Hindi is one of the main official languages of India. It belongs to the Indo-European group of languages and descends from Sanskrit. The umbrella language is called Hindustani which includes present-day Hindi, Awadhi, Khari Boli, Brajbhasha, and Urdu. Over time, it has been influenced by many other languages such as English, Turkish, Dravidian languages, Persian, Arabic, and Portuguese with words from these languages becoming an integral part of contemporary Hindi.
Hindi is spoken mainly in North Indian states but with migration of people to different parts of the country, it has become a feature of other states as well. Hindi is the fourth largest spoken language in the world, going by the number of individuals who list it as their native language. 258 million people in India alone speak the language. Worldwide, there are estimated to be over 500 million Hindi speakers.
The large Indian diaspora has taken the language to many countries, notable being the United States, United Kingdom, New Zealand, Australia, Canada, South Africa, United Arab Emirates, and Saudi Arabia. Besides these countries, historical connections have rooted Hindi in countries such as Fiji (that lists its version of Hindi as one of the official languages), Mauritius, Uganda, Singapore, Trinidad and Tobago, Nepal, Bangladesh, and Pakistan. Urdu and Hindi are mutually intelligible languages, for the most part. The difference between the two languages is that while Hindi has more Sanskrit words, Urdu has more from Persian. They have different scripts too: Hindi is written in Devanagari script while Urdu is written in Arabic. However, orally they are very similar.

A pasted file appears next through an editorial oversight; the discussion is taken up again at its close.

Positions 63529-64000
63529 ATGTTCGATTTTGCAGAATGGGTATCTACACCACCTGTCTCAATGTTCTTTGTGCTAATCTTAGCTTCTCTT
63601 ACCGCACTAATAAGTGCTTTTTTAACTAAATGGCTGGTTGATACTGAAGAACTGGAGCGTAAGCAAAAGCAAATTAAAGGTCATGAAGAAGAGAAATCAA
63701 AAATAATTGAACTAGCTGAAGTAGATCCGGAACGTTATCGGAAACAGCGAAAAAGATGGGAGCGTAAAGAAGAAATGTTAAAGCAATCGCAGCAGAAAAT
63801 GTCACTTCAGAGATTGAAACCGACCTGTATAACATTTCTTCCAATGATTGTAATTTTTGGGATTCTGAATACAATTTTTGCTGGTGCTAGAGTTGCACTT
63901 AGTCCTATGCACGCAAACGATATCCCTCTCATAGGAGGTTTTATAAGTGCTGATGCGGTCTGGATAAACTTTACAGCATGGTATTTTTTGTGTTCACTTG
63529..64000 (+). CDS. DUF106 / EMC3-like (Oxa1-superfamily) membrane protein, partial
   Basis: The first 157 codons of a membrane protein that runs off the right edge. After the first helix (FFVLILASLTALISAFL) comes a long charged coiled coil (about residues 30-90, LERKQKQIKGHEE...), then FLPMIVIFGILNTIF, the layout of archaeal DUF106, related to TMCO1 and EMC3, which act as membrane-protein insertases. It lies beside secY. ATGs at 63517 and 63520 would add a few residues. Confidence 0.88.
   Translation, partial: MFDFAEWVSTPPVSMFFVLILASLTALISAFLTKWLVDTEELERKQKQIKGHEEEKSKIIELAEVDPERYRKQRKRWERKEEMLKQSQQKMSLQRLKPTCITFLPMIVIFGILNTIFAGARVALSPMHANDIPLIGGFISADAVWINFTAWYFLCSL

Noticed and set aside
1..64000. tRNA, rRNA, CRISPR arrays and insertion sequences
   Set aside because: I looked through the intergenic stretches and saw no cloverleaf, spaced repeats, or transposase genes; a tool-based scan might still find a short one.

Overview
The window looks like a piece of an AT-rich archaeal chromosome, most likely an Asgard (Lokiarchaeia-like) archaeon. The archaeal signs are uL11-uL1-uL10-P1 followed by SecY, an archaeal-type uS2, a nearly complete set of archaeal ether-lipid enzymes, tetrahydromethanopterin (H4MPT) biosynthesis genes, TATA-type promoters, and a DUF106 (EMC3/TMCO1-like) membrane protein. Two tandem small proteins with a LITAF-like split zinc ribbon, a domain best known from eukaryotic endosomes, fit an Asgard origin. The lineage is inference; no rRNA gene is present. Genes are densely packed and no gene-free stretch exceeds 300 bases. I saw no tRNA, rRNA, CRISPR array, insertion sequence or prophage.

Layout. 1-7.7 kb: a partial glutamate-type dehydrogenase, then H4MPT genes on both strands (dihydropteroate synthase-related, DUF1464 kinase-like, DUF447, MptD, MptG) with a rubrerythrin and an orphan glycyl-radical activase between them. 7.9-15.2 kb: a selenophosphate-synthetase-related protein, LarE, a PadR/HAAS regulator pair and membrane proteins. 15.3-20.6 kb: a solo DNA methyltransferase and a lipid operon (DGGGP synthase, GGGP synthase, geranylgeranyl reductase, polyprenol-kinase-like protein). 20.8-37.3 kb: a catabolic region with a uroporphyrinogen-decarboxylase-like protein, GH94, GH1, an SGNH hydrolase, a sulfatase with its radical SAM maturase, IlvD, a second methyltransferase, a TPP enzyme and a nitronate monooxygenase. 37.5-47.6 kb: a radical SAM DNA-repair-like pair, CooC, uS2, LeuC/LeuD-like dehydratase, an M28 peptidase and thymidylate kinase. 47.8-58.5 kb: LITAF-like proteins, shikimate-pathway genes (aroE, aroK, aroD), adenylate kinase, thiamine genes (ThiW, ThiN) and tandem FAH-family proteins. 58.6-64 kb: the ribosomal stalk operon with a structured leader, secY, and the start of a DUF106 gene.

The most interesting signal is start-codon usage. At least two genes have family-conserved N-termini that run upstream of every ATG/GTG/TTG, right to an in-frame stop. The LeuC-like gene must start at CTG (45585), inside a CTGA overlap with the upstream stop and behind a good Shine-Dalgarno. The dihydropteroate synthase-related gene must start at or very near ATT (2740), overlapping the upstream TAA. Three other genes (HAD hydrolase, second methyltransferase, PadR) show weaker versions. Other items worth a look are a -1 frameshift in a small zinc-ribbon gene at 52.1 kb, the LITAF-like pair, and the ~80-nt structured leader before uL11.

Written Hindi first made its appearance in 4th century AD in the Brahmi script. The Devanagari script in which Hindi is still written came into being in the 11th century. The script has 47 characters with 33 consonants and 14 vowels. Unlike Latin, it has no upper case or lower case characters and all characters are equal. It is written as it is spoken and there is no ambiguity about pronunciation vs spelling.
Contemporary Hindi has absorbed many words from other languages it has come in touch with in history. Numerous words form Arabic, Turkish, and Persian (darwaza, begum, qainchi, sabzi, duniya, waqt, sharbat, qanoon), Portuguese (ananas, padre, chabi), English (taxi, doctor, pencil, school, cycle). English too has numerous loanwords from its historically close association with Hindi. Words such as bungalow, chutney, cot, jungle, punch, shawl, loot, for instance, have become a part of the English language now.